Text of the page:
And so hopefully you get a sense from what we’ve disclosed that the remaining exposure against that product is really de minimis. Of what was originally a $33.5 million charge, we left $28.3 million in that reserve bucket at year-end. So again, we will endeavor to update people, make sure you guys get visibility on how that unfolds but we essentially pulled almost all of the effect of this clearance process through our P&L during the course of the quarter.

As you noted, we did have some margin pressures in other parts of our business. We had a pretty big rebate program in the summer that carried on into the fall on a number of items to try to again reduce the exposure of those products that hurt our margins.

In addition, we took some freight off our balance sheet as we shrunk our inventory base. We pulled some freight expense through and our shrink was a bit high for the quarter and for the full year.

Again, as you noted, there were some margin pressures on outside of the business, the store closing and the clearance product really was dominating our merchandise efforts. And fortunately, while it was painful, we really think we’ve gotten ourselves to a spot where we isolated those pieces of pain into Q4 and then in Q1, we’ve seen our product margins bounce back to where we’ve expected them to be and we’ll get the rest of this clearance product out by the end of Q1.

Matthew Fassler - Goldman Sachs

That’s helpful but just a follow-up; so if you sold $35 million of clearance product at a zero margin, you said ordinarily that would have been more like $50 million top line. How much did you sell in those categories last year in the fourth quarter? Would it have been more than 35, more than 50?

Harry Yanowitz

It actually was a very similar amount. Remember, we had 14 weeks last year, so as a percentage of sales in this quarter, those product lines, those categories would typically have been about 8% or 10% of our sales with our merchandise mix, a little bit higher in December, a little bit lower in January.

We actually in discounting did -- while we sold a similar amount, got the volumes back up to kind of reflect a discounted rate but did not substantially raise our revenues in those categories.

Matthew Fassler - Goldman Sachs

So it had no incremental impact on comps. And the comments that Jeff made on Q1, I think you talked about -- correct me if I’m wrong -- either 26% to 27% retail -- I believe it was a retail margin rate as opposed to merchandise margin rate. I’m not sure which of those it was, actually. Whether it was the line of business, classification --

Harry Yanowitz

That was retail gross profit, our external number.

Matthew Fassler - Goldman Sachs

So if you look at retail gross profit, I guess last year that number was, by my calculation anyway, I think 28.5%, so the ongoing -- I guess the merchandise margins are back where you wanted them to be but are you saying that it’s occupancy deleverage on --

Harry Yanowitz

A little bit of occupancy deleveraging and a little bit of deleveraging, yes, just based on the negative comp coming through to -- occupancy is going to be up a bit, just based on our sale leasebacks and the delevering based on the comp.

Matthew Fassler - Goldman Sachs

Okay. Just a couple of other quick ones -- the gain on the sale of properties that you put in the income statement, I know that you did not classify it as a one-time item -- you classified it as continuing operations. Was that similar to the gain you had last year, just simply the premium to book that you captured on the sale leaseback properties?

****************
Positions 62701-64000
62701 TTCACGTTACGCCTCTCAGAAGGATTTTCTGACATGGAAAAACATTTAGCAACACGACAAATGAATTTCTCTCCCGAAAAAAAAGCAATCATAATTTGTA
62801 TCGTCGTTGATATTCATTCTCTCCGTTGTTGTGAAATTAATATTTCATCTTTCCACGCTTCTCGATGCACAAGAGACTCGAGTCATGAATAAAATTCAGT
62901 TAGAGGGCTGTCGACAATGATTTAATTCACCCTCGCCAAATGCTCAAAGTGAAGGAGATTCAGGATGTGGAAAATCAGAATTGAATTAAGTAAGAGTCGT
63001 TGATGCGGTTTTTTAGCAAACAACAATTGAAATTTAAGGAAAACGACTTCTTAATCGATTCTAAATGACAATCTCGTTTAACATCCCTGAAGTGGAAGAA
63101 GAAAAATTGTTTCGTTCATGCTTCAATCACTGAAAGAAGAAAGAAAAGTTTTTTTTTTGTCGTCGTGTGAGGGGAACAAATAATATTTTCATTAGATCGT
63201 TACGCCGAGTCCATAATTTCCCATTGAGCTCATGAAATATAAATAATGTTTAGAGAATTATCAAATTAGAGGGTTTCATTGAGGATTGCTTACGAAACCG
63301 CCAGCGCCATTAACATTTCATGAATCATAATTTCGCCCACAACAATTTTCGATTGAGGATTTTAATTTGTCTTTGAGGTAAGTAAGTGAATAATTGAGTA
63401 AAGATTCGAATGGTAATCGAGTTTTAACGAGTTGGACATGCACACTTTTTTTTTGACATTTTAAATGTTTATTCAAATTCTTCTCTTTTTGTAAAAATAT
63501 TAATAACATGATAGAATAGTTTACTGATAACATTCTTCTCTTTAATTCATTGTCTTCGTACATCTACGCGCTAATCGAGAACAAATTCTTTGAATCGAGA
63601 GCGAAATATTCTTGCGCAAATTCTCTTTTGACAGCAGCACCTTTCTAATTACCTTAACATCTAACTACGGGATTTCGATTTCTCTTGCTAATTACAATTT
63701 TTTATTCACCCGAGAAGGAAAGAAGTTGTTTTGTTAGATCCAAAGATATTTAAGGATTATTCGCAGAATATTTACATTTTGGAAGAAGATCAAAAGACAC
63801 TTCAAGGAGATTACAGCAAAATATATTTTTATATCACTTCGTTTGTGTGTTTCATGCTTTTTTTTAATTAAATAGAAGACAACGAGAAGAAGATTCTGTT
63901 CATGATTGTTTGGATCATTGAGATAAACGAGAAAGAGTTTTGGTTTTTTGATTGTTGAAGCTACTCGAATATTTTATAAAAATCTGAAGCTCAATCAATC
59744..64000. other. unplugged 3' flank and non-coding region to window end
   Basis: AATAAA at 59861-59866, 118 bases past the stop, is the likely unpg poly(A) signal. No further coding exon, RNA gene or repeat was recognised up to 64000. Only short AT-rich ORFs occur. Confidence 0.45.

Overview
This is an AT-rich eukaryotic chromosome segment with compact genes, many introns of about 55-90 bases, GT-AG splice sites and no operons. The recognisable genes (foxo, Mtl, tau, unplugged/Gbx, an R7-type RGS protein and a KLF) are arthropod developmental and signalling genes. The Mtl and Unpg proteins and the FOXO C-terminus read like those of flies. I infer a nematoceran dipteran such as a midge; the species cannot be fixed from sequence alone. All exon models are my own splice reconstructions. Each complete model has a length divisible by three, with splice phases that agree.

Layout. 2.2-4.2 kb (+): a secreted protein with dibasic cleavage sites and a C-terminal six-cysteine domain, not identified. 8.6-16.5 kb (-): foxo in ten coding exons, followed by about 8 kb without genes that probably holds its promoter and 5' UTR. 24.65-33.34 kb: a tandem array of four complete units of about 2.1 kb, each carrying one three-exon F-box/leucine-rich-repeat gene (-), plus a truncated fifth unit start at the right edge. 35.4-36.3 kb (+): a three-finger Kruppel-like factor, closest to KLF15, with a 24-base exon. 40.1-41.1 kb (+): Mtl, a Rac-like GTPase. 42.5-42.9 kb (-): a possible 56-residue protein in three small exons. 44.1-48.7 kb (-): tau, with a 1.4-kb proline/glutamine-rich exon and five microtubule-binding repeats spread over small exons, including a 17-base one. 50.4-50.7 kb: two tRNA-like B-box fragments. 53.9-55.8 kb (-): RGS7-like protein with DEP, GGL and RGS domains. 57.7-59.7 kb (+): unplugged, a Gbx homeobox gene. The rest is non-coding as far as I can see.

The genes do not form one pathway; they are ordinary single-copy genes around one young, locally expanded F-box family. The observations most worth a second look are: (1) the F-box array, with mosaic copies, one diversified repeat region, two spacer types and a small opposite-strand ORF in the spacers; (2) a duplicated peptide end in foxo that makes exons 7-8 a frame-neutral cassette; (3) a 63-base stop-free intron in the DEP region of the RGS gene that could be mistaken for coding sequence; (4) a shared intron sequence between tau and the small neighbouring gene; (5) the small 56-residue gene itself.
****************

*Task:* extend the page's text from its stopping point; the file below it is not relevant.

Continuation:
Harry Yanowitz

It is, yes -- [inaudible] presented to last year.

Matthew Fassler - Goldman Sachs

And Jeff, you commented on the rollout of your -- I guess it’s your order systems for the service business and can you just tell us what that’s replacing? My sense is that that’s replacing a fairly low tech paradigm and what kind of early impact you’ve seen from that effort?

Jeffrey C. Rachor 

Sure. Well, obviously it’s a proprietary system that was developed with a technology partner. It does replace the legacy system. I’m sure that you’re in tune to the undertaking of the implementation and transition to a new system. It requires a lot of training and orientation with our associates, which we’ve been able to support and we are very excited about the new service work order system. I mentioned some of the features. It has terrific capabilities to really execute enterprise wide, variable pricing on both labor and parts, on a store by store, market by market real-time basis. It gives us terrific enterprise wide real-time visibility to all of our key performance indicators and analytics.

Some of the neat features is we can get an instant credit approval and offer credit to a customer on the spot if they have a significant purchase in the service lane or in our retail stores. So while the implementation and transition itself is always a short-term challenge, we are halfway through the implementation of that software and as I noted, we will complete the full implementation over the next 60 days. And we think that as our associates get more comfortable with that more robust software package, that it will be a selling aid and also help us increase customer satisfaction and certainly drive sales and optimize margins on both sides of our business.

Matthew Fassler - Goldman Sachs

And lastly, to get clarity on the Lane Logic program, is that one car a day per store or one car per day enterprise wide?

Jeffrey C. Rachor 

I don’t have the exact data in front of me. We only launched it, Matt, in six stores and so we are averaging activity out of that market in those six stores I think on a couple of cars a day and again, at this juncture, there’s been no meaningful marketing. And we think that there’s tremendous upside as we continue to build awareness. But at this juncture, obviously that activity is not material but we see it as a significant opportunity as consumer awareness builds and as we refine the processes around the program with our partner.